Monday 22 August 2011

Floral treats

I’ve always know that courgette flowers were edible but never been quite sure what to do with them. However, following the success of the artichoke fritters (link), and an allotment full of flowering squash, I thought it was high time to make more use of more of the plants. Sifting through various recipe sources, a few golden rules became clear. A stuffing for the flowers shouldn’t be overpowering in flavour, and also needs to cook through quickly – the flowers themselves will deep-fry in one to two minutes. The flowers shouldn’t be overstuffed – they’re fragile and you don’t want them bursting open in the pan. In the end I decided on a herby ricotta mixture and added lemon zest for fragrance. With a delicate combination for the flowers themselves I thought the dish could take a more punchy accompaniment and chopped up a fresh salsa with mint leaves added.

The batter used to coat the stuffed flowers varied quite a bit but all of them leaned towards a tempura-style batter so I decided to use my default tempura batter mix.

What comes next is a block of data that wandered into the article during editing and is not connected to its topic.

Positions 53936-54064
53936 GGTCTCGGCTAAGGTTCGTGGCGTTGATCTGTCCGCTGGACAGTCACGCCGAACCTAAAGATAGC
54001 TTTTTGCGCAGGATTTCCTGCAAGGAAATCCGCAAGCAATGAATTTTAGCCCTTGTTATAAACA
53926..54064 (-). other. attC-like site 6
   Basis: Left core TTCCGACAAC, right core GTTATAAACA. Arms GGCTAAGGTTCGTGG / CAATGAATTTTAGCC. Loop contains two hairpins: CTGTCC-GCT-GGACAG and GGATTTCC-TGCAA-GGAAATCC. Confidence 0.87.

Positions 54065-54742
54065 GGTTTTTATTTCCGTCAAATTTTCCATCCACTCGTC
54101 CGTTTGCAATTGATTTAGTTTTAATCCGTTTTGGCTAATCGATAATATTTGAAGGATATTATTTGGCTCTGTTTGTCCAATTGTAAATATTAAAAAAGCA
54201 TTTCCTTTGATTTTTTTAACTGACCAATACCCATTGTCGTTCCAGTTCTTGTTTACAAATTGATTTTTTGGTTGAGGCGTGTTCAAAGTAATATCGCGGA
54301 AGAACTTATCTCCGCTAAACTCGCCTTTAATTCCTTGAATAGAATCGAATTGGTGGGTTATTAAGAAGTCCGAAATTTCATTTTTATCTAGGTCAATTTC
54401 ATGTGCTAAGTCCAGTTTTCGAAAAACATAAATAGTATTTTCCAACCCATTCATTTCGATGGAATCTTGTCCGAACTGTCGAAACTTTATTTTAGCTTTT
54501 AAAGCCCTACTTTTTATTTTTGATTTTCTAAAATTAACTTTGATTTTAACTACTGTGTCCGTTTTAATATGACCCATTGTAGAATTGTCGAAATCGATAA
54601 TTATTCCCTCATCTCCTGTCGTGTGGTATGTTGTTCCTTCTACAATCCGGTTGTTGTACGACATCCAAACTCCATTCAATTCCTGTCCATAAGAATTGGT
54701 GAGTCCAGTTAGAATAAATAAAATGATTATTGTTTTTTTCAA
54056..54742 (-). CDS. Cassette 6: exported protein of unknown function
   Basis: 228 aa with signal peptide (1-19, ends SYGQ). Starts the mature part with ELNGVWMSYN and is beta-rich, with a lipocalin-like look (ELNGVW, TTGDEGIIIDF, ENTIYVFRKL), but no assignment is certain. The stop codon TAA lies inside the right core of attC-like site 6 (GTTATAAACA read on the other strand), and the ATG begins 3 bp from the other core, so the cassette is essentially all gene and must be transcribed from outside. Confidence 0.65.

The resulting dish was pronounced delicious by everyone. It’s particularly pleasing for the cook as it has that indefinable air of showiness about it, as though you’ve done something very clever. Yet it’s simplicity itself and also given that the flowers are picked more as a by-product of the courgette plants, I get the satisfying feeling that somehow it is food for free.

Deep-fried courgette flowers with fresh minty salsa
Serves 4

8 courgette or squash flowers
Vegetable oil for deep frying

For the stuffing:
250g ricotta
Zest of two lemons
1 tbsp marjoram leaves
2 teasps thyme leaves

For the batter:
125g self-raising flour
100g cornflour
1 teasp vegetable oil
Chilled (ie, from the fridge) sparkling mineral water

For the salsa:
2 large tomatoes
1 sweet Spanish onion
½ teasp salt
Handful mint leaves, chopped fine
Lime juice to taste